It’s Time to Address the Elephant in the Room: Paul Goldschmidt

TAMPA, FLORIDA - MARCH 06: Paul Goldschmidt #46 of the St. Louis Cardinals takes batting practice before the Grapefruit League spring training game against the New York Yankees at Steinbrenner Field on March 06, 2019 in Tampa, Florida. (Photo by Dylan Buell/Getty Images)
TAMPA, FLORIDA - MARCH 06: Paul Goldschmidt #46 of the St. Louis Cardinals takes batting practice before the Grapefruit League spring training game against the New York Yankees at Steinbrenner Field on March 06, 2019 in Tampa, Florida. (Photo by Dylan Buell/Getty Images) /

Paul Goldschmidt has been regarded as one of baseball’s premier players. This season, however, the numbers tell a different story.

Over the years 2015-2017, Paul Goldschmidt was third in total RBI, with 325, behind only Nolan Aranado (393) and Edwin Encarnacion (345). But in 2018, Goldschmidt had nearly 700 plate appearances though his RBI total was 83, ranking 44th in MLB.

The top 3 players with the most RBI in 2018 were J.D. Martinez (130), Khris Davis (123) and Javy Baez (111). Therefore, it makes sense that they came to the plate with runners on base a great number of times, with all three being in the top 15 of plate appearances with runners on base, as Goldschmidt was.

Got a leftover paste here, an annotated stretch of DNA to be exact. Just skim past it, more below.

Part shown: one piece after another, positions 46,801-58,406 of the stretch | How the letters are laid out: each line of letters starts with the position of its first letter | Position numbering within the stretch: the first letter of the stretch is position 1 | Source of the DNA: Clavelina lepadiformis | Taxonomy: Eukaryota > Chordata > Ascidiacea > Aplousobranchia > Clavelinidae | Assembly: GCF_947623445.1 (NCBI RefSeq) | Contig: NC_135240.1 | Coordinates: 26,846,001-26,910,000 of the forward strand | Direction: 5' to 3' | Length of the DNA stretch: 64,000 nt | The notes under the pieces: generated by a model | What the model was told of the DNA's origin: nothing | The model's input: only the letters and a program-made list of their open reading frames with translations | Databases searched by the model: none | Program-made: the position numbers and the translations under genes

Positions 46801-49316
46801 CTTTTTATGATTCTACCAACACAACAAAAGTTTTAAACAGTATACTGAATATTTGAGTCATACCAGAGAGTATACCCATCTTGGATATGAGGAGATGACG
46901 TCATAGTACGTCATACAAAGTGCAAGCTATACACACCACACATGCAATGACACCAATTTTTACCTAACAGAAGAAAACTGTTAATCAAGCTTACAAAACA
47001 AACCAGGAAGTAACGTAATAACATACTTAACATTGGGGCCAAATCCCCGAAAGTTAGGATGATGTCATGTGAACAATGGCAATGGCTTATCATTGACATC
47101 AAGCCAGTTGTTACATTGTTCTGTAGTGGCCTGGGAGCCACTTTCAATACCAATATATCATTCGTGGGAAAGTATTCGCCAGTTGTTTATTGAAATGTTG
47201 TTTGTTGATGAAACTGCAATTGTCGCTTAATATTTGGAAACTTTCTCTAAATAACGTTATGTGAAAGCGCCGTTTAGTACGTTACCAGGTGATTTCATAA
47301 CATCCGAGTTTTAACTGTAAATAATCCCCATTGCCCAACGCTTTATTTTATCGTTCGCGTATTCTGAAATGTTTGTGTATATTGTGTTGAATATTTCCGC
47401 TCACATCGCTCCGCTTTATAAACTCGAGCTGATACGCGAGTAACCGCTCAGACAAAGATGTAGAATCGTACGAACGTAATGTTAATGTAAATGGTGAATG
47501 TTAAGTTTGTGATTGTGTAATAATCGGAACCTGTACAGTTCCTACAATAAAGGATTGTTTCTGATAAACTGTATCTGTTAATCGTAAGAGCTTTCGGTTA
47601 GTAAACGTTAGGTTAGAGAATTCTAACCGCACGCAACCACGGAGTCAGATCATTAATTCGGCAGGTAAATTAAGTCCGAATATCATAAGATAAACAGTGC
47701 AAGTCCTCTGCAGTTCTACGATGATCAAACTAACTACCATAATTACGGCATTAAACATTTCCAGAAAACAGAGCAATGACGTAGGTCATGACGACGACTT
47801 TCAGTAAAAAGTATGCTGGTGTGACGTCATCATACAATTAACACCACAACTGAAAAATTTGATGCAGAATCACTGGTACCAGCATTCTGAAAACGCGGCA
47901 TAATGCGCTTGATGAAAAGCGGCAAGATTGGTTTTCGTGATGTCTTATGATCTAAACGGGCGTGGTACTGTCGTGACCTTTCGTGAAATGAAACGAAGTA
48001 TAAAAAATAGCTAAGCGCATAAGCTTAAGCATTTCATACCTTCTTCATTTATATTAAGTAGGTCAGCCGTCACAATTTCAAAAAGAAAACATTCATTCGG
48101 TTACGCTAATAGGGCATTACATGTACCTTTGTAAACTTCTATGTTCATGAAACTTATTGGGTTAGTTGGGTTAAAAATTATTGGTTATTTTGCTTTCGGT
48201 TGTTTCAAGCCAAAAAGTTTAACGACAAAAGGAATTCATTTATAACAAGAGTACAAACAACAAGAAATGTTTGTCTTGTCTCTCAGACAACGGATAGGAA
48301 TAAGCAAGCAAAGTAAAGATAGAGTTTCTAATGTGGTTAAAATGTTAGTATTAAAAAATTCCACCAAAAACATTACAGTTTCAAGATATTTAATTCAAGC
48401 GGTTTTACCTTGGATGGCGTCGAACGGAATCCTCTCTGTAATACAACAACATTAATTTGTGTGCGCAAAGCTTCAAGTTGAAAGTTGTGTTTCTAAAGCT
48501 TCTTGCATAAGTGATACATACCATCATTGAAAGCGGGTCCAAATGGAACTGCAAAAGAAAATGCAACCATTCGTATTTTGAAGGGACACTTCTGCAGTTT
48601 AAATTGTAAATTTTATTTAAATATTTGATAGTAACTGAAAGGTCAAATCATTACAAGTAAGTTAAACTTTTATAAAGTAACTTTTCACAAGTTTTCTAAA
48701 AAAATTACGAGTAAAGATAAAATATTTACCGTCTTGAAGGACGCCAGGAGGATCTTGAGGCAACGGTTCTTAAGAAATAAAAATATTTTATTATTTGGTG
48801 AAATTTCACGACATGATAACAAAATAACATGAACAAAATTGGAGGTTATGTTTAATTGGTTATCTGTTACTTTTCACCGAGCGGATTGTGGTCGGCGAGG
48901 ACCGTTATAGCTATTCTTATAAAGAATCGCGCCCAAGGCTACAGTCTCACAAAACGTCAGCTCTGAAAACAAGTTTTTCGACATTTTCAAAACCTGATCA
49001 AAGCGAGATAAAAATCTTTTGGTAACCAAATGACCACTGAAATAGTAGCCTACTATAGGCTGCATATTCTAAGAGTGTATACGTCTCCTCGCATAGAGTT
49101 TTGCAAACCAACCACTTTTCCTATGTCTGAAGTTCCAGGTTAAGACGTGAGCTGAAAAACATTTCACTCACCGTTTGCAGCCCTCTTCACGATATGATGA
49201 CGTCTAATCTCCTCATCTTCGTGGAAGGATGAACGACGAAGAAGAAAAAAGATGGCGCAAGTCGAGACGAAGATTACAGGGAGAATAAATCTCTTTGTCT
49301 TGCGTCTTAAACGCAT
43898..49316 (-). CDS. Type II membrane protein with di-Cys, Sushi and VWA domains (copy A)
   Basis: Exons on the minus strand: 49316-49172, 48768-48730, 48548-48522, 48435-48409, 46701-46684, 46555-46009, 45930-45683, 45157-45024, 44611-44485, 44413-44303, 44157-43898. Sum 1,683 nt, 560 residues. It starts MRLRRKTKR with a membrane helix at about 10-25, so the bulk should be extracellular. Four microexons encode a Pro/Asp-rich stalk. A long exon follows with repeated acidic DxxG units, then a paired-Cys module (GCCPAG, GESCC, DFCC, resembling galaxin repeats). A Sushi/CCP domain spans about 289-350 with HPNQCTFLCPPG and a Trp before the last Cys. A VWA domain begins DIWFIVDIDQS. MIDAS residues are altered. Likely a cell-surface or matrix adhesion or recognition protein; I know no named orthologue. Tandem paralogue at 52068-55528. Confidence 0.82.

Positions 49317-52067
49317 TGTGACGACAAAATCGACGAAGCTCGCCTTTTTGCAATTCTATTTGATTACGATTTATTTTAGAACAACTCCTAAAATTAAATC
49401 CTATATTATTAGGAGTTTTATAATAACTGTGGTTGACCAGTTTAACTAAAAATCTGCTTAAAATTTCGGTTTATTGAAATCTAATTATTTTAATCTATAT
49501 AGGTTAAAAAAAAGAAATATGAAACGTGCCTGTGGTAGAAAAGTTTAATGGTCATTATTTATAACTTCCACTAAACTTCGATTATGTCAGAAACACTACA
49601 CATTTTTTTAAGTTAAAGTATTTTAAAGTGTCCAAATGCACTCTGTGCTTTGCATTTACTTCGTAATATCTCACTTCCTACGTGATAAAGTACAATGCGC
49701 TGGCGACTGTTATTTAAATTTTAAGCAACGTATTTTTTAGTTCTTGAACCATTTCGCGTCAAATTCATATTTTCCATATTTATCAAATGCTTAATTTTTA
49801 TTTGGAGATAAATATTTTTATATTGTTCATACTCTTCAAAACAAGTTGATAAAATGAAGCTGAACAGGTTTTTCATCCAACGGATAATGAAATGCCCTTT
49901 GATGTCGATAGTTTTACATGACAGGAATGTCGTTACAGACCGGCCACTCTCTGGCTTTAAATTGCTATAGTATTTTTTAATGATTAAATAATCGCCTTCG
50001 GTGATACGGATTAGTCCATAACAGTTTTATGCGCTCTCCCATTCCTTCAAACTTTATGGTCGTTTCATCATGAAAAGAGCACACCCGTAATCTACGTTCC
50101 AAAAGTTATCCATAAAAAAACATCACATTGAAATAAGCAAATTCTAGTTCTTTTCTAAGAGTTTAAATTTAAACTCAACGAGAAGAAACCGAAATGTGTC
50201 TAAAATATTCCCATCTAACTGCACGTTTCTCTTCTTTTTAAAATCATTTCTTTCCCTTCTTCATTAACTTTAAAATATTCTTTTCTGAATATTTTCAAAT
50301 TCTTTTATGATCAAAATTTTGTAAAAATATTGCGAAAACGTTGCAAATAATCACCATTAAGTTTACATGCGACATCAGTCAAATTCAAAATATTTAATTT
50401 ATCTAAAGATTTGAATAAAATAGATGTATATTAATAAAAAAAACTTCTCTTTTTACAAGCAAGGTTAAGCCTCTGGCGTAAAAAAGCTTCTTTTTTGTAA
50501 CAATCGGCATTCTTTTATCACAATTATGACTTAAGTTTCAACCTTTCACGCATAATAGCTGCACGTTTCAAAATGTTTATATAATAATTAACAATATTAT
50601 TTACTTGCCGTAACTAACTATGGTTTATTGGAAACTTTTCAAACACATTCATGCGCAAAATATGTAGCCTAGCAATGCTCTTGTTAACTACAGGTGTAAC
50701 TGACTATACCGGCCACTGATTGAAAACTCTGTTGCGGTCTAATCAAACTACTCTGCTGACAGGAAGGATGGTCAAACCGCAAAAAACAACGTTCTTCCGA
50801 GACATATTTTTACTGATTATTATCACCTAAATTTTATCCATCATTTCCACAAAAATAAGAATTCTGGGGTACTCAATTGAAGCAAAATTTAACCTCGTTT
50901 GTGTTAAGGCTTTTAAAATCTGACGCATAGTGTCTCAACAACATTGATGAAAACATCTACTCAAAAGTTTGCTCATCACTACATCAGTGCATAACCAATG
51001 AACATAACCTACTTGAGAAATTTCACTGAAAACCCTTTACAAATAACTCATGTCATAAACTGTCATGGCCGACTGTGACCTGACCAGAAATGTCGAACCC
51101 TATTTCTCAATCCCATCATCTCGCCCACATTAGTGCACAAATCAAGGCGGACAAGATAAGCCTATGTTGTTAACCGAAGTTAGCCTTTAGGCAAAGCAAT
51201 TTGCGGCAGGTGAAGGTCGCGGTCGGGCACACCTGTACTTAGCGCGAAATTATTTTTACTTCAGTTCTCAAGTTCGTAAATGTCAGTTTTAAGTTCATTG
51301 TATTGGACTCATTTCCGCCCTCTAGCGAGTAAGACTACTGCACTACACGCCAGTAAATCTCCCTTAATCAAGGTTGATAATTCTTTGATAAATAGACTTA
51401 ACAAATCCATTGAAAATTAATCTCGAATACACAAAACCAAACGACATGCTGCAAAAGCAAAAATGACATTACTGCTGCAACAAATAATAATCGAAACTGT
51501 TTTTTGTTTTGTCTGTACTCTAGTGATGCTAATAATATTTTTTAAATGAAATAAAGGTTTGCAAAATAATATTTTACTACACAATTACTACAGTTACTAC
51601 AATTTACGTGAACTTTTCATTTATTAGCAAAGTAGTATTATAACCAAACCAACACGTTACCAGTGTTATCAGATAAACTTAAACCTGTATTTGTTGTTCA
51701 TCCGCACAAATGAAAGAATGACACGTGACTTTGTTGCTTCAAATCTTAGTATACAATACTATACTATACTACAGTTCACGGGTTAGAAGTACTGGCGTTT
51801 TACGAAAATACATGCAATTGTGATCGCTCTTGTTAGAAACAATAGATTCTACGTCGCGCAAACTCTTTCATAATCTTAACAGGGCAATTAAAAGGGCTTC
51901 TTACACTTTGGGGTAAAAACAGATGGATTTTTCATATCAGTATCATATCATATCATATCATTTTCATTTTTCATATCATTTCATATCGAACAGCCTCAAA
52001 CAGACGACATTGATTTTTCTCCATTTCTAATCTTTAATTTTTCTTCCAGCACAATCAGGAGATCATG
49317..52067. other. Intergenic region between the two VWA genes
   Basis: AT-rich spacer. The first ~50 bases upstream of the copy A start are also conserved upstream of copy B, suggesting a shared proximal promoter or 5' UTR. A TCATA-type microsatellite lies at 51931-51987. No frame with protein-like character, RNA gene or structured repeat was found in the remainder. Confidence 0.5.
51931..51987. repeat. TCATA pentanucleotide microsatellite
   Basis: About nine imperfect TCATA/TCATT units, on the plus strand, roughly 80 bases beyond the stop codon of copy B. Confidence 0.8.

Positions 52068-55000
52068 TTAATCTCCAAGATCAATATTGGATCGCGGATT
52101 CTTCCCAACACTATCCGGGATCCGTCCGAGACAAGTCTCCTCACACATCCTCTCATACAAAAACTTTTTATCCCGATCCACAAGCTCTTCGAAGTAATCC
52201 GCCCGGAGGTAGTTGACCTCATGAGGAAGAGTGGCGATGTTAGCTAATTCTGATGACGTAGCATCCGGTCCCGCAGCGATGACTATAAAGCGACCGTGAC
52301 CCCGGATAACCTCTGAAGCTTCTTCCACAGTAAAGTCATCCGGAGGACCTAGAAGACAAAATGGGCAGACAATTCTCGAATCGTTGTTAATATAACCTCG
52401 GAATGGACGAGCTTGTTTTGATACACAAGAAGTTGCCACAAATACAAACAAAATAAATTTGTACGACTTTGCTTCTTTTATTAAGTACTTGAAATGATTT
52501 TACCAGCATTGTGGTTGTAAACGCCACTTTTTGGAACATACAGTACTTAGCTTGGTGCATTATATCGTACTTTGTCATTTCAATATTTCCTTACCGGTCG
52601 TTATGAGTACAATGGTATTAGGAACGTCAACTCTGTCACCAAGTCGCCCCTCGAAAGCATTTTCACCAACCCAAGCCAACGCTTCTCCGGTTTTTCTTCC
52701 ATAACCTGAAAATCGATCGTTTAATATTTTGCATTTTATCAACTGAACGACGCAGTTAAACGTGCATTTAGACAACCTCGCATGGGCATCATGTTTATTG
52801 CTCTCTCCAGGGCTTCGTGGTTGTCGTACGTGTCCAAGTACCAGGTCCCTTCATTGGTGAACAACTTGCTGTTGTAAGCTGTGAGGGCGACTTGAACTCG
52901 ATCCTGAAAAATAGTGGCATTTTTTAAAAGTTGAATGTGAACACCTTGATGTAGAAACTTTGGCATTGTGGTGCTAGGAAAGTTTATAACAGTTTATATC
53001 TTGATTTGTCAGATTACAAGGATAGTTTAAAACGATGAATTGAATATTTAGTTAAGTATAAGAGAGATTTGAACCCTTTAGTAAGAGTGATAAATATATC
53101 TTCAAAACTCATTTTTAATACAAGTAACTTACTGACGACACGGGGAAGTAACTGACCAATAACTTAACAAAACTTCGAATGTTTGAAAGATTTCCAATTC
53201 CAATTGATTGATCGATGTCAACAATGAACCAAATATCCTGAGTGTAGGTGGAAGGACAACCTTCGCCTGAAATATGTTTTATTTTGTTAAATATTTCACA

Baez, for example, had 314 plate appearances with men on base, and he knocked in 77 of those runners (not including his own run from a Home Run), or a ratio of 24.5%. Nick Markakis had the most plate appearances with runners on base with 362, and he knocked in 79 runners or a ratio of only 21.8%. Oddly, Markakis hit .325 with runners on base and Baez hit .276.